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1st lesson of golf: Forget what you think you know
The first thing Sue Wilson learned was confidence.
After years of unsolicited advice from friends, family and helpful (but often annoying) strangers, the recreational golfer from Mokena felt beaten down whenever she played golf.
"It was overwhelming," she said.
Then, for her 50th birthday, Wilson's husband surprised her with six weeks of lessons in Cog Hill Golf & Country Club's "No Embarrassment" program for beginners. Since completing the group program in May, Wilson said she didn't need advice from other players anymore. She knew exactly how to hit the ball.
For Wilson, her newfound confidence was worth the $130 her husband plunked down for the lessons.
Beginners develop more than confidence when they learn from a professional. They gain a strong foundation in the game and get to work the finer points, such as pitching and chipping, while honing the basics.
With a correct technique and an understanding of the game, duffers can develop into stronger players--even with lots of hooks and slices along the way.
Those are OK, said Jeff Rimsnider, head golf pro at Cog Hill.
"The more errors you make ... the more you learn, " he said.
The trick is to find an instructor whose lessons are comfortable and comprehensive. In the "No Embarrassment" program, golfers spend 75 to 90 minutes each week learning the basics with two instructors. Golfers at Cog Hill spend the first week putting, a week chipping, and another week pitching and playing bunkers.
Finally, the group, normally 16 in all, tests their new skills on the same course that's bedeviled the likes of Phil Mickelson, Jim Furyk and Tiger Woods.
"No Embarrassment" also gives newbies an etiquette primer. They learn what's in a pro shop, how to make a reservation and what "pace of play" means--things they might not ordinarily know but are expected to once they step into hole No. 1's tee box.
Now, Rimsnider said, "they can put everything to work."
Instructors tailor lessons to fit specific groups of people. The Cook County Forest Preserve District expanded its six-week lesson program this month to include courses just for seniors, children or couples.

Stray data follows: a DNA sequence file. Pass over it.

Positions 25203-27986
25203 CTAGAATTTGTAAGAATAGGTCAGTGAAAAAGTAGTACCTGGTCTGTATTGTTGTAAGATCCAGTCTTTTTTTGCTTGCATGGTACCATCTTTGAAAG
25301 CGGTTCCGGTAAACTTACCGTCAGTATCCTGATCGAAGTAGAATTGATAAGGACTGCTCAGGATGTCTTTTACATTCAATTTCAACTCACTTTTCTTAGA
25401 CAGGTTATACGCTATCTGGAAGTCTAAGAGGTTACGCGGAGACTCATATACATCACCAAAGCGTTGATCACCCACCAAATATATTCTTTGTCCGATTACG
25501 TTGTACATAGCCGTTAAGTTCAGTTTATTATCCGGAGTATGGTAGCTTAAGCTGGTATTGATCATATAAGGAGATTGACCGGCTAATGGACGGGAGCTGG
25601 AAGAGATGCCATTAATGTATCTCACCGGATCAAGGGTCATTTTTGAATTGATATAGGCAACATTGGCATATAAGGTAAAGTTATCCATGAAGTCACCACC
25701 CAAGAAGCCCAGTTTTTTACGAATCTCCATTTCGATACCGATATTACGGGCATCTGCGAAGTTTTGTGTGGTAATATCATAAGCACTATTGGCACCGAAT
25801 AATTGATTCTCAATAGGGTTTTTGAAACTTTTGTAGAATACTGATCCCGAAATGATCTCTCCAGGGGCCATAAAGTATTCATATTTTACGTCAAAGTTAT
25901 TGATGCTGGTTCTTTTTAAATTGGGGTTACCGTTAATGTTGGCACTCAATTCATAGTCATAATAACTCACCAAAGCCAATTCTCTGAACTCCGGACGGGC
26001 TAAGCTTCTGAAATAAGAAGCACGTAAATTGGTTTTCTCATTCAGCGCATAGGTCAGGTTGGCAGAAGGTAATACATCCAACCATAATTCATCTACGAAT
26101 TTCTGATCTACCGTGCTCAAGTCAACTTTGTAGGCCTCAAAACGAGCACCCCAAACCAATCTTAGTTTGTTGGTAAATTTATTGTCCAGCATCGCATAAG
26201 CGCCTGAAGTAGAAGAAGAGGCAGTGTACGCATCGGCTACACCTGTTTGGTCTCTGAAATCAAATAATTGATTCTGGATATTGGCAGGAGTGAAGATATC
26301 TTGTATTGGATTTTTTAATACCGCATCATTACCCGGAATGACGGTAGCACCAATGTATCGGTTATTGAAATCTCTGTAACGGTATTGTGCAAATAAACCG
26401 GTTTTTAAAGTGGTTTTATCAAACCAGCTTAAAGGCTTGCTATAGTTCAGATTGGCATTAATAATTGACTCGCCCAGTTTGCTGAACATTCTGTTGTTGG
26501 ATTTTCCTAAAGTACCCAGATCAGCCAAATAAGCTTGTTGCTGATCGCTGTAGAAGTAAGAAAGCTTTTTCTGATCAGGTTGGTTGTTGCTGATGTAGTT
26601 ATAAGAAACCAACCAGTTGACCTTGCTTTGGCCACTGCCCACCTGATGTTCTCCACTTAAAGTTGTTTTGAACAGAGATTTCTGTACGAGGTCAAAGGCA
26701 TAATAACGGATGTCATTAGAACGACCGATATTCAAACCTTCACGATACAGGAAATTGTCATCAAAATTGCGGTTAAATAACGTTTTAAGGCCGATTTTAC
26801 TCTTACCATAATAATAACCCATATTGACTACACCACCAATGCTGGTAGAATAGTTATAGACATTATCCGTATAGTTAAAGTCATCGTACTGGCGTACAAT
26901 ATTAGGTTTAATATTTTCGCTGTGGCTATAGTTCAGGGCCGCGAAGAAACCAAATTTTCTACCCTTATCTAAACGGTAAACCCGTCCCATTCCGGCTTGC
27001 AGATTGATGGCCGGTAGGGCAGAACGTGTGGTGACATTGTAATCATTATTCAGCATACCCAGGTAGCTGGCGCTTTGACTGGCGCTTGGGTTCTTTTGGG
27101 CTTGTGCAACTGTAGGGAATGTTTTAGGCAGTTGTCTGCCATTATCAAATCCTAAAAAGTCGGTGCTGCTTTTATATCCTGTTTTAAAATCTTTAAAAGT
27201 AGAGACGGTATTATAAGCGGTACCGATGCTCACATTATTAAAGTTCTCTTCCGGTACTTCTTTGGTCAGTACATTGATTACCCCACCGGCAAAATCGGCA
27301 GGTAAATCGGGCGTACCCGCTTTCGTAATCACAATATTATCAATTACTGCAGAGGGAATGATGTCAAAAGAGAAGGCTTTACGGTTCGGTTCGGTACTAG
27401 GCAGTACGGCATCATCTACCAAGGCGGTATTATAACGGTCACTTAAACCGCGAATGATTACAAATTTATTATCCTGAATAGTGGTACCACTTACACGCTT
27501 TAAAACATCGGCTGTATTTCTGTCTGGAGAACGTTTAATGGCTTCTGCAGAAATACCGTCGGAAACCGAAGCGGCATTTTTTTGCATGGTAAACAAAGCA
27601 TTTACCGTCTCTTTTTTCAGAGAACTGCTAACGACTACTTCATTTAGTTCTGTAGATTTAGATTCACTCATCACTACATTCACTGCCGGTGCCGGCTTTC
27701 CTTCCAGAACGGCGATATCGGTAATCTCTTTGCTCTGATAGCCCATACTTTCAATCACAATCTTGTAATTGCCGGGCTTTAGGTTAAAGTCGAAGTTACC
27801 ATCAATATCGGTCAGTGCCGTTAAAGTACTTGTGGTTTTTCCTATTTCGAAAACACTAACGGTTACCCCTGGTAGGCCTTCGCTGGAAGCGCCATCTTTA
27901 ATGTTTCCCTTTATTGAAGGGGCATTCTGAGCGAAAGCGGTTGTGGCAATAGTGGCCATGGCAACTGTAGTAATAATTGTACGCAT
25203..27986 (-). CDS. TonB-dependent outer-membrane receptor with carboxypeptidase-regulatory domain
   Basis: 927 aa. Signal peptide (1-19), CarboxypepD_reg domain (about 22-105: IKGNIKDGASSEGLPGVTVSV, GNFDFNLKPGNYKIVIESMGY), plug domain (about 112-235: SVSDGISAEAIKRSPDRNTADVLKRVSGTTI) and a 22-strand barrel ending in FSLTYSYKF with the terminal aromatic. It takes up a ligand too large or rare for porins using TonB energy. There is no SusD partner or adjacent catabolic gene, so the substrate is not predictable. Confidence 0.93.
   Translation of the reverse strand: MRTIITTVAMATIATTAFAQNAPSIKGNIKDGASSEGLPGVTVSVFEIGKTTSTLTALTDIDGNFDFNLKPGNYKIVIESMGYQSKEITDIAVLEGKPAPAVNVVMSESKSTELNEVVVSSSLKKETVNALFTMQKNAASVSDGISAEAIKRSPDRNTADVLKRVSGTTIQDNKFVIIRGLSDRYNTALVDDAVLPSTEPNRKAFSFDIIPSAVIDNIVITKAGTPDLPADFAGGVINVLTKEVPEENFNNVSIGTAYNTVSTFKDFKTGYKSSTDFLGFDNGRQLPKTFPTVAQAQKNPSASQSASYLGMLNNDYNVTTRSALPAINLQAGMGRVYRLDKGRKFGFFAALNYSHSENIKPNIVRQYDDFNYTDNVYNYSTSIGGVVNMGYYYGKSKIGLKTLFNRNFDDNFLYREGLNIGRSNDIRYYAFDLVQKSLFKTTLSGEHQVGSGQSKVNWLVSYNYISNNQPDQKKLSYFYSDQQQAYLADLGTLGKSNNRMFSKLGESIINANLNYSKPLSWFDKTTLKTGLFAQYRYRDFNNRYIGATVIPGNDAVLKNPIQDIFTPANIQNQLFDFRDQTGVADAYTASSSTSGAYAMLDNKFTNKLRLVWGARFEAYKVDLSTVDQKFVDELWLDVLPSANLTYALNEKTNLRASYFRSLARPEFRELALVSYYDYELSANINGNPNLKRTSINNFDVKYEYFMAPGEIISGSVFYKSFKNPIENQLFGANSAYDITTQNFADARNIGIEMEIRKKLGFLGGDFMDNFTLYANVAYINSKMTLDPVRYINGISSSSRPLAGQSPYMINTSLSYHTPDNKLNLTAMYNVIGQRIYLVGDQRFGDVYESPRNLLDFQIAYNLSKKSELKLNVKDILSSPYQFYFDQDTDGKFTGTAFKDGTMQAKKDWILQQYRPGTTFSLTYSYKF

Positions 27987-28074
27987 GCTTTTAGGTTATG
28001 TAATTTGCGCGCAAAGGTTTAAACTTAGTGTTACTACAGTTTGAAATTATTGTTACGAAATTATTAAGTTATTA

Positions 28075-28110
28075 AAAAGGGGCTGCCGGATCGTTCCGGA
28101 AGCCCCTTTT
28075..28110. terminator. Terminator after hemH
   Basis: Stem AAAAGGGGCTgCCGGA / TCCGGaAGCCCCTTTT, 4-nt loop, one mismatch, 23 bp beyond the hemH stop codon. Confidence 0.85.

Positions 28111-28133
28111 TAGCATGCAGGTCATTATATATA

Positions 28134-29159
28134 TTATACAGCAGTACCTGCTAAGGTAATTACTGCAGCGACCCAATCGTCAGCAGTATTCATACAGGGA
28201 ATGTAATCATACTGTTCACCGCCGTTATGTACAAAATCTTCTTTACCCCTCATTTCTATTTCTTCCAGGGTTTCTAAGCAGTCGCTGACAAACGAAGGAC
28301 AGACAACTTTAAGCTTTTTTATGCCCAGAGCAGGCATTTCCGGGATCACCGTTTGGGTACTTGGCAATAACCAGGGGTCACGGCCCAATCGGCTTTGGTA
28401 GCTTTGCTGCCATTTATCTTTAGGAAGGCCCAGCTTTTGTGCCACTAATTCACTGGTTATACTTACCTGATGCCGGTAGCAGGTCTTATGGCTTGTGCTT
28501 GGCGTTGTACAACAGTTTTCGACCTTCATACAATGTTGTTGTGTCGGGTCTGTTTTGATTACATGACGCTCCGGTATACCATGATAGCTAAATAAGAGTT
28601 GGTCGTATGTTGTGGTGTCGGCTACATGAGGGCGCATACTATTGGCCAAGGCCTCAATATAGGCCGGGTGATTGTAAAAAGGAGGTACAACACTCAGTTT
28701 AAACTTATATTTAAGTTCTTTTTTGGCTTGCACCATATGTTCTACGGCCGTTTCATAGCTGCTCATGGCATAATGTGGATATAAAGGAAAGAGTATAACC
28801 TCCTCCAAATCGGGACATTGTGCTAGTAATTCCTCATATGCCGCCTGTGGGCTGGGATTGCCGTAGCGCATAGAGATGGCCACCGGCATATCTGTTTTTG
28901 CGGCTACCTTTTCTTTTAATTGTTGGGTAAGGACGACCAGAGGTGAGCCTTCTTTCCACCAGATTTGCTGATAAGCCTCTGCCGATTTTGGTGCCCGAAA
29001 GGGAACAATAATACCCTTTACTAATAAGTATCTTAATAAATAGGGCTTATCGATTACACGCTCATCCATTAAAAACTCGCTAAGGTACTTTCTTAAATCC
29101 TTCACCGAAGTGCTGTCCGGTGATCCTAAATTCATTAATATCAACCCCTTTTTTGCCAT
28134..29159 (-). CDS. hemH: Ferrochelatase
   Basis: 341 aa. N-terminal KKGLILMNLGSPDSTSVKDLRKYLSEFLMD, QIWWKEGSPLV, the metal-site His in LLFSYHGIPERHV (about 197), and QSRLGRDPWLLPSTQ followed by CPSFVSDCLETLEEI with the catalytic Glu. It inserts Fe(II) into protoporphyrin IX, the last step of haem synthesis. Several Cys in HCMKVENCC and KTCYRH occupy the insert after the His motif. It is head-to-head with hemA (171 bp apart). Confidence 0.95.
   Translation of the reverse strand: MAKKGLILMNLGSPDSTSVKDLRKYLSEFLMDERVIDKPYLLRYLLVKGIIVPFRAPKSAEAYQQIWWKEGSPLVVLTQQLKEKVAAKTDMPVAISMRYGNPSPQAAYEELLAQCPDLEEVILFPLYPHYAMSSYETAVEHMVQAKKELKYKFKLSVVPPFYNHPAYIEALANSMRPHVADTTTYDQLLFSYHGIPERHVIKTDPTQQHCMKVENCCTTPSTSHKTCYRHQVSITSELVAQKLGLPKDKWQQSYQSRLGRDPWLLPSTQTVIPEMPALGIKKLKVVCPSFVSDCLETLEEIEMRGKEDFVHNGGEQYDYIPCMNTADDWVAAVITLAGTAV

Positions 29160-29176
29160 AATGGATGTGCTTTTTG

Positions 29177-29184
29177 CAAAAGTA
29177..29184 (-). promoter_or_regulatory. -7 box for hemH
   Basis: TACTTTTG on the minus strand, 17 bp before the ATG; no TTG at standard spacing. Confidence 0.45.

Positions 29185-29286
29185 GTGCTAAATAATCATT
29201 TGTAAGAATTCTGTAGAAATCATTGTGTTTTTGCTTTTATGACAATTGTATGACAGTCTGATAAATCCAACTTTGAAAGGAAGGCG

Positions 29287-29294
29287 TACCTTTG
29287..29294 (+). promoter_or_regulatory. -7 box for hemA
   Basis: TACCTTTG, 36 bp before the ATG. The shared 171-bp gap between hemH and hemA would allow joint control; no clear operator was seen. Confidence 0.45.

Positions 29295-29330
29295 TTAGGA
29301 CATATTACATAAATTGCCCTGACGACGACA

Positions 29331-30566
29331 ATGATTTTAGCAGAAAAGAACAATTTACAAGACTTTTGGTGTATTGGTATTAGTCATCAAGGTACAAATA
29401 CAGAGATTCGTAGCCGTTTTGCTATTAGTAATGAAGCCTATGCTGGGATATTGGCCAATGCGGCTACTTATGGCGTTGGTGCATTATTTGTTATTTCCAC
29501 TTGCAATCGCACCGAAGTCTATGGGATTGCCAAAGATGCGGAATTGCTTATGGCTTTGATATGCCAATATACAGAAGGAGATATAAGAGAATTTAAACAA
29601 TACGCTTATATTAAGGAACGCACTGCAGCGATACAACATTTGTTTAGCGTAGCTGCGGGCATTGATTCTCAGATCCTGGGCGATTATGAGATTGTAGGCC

Not all golfers are created equal, said Chuck Kohut, regional marketing director for Billy Casper Management, which runs the district's golf courses. Teaching an adolescent to grip a club and retooling a 70-year-old's drive require different approaches. With the groups, pros can personalize the instruction to fit a like-minded group with lots in common.
"It's about building that common thread with each other and the game," Kohut said.
Regardless of what the program offers, novices should make sure they'll feel comfortable, not self-conscious, as they learn, Rimsnider said. Try out a program. If it doesn't feel right, find another.
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Looking to learn?
Two programs to check out:
"NO EMBARRASSMENT" GOLF SCHOOL
Where: Cog Hill Golf and Country Club, 12294 Archer Ave., Lemont; 866-264-4455. Cost: $130 per student What you get: Six weeks of golf lessons at Cog Hill, which hosts the PGA Cialis Western Open. Classes open to all.
GOLF LEARNING EXPERIENCE PROGRAM
Where: Various. Harry Semrow Driving Range, 1150 E. Golf Rd., Des Plaines, 847-296- 5764; Highland Woods Golf Course, 2775 N. Ela Rd., Hoffman Estates, 847-359-5850; George W. Dunne National Golf Course, 16310 S. Central Ave., Oak Forest, 708-429- 6886.
Cost: Ranges from $79 to $169 for six weeks of lessons and four rounds of golf. What you get: An interactive six-week program that encompasses all aspects of the game.